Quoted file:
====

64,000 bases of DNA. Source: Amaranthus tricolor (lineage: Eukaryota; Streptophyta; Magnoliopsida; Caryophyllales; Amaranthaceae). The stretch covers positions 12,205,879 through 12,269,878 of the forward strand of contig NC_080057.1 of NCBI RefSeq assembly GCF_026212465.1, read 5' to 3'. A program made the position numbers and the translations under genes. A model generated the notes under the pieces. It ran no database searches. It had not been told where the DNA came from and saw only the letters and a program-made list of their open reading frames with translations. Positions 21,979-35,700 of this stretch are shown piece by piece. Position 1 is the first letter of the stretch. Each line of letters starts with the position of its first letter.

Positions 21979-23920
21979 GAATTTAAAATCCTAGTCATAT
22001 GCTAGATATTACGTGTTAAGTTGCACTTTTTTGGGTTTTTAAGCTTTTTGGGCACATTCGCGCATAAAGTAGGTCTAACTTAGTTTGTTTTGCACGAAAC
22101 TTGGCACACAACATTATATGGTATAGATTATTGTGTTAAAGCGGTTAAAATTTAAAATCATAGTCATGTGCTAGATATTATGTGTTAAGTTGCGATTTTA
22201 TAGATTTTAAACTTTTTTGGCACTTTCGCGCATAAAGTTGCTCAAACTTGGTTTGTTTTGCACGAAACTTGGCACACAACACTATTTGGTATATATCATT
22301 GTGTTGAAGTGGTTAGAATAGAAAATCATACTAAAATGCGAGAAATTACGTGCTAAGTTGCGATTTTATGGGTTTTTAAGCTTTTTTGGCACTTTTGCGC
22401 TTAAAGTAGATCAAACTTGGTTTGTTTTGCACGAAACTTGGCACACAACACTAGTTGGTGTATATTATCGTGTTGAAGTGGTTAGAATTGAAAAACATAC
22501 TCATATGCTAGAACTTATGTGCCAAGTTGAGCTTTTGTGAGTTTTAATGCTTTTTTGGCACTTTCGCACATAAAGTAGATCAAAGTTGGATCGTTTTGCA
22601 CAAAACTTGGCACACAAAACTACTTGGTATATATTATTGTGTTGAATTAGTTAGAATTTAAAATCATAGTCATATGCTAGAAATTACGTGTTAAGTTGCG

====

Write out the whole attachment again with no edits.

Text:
64,000 bases of DNA. Source: Amaranthus tricolor (lineage: Eukaryota; Streptophyta; Magnoliopsida; Caryophyllales; Amaranthaceae). The stretch covers positions 12,205,879 through 12,269,878 of the forward strand of contig NC_080057.1 of NCBI RefSeq assembly GCF_026212465.1, read 5' to 3'. A program made the position numbers and the translations under genes. A model generated the notes under the pieces. It ran no database searches. It had not been told where the DNA came from and saw only the letters and a program-made list of their open reading frames with translations. Positions 21,979-35,700 of this stretch are shown piece by piece. Position 1 is the first letter of the stretch. Each line of letters starts with the position of its first letter.

Positions 21979-23920
21979 GAATTTAAAATCCTAGTCATAT
22001 GCTAGATATTACGTGTTAAGTTGCACTTTTTTGGGTTTTTAAGCTTTTTGGGCACATTCGCGCATAAAGTAGGTCTAACTTAGTTTGTTTTGCACGAAAC
22101 TTGGCACACAACATTATATGGTATAGATTATTGTGTTAAAGCGGTTAAAATTTAAAATCATAGTCATGTGCTAGATATTATGTGTTAAGTTGCGATTTTA
22201 TAGATTTTAAACTTTTTTGGCACTTTCGCGCATAAAGTTGCTCAAACTTGGTTTGTTTTGCACGAAACTTGGCACACAACACTATTTGGTATATATCATT
22301 GTGTTGAAGTGGTTAGAATAGAAAATCATACTAAAATGCGAGAAATTACGTGCTAAGTTGCGATTTTATGGGTTTTTAAGCTTTTTTGGCACTTTTGCGC
22401 TTAAAGTAGATCAAACTTGGTTTGTTTTGCACGAAACTTGGCACACAACACTAGTTGGTGTATATTATCGTGTTGAAGTGGTTAGAATTGAAAAACATAC
22501 TCATATGCTAGAACTTATGTGCCAAGTTGAGCTTTTGTGAGTTTTAATGCTTTTTTGGCACTTTCGCACATAAAGTAGATCAAAGTTGGATCGTTTTGCA
22601 CAAAACTTGGCACACAAAACTACTTGGTATATATTATTGTGTTGAATTAGTTAGAATTTAAAATCATAGTCATATGCTAGAAATTACGTGTTAAGTTGCG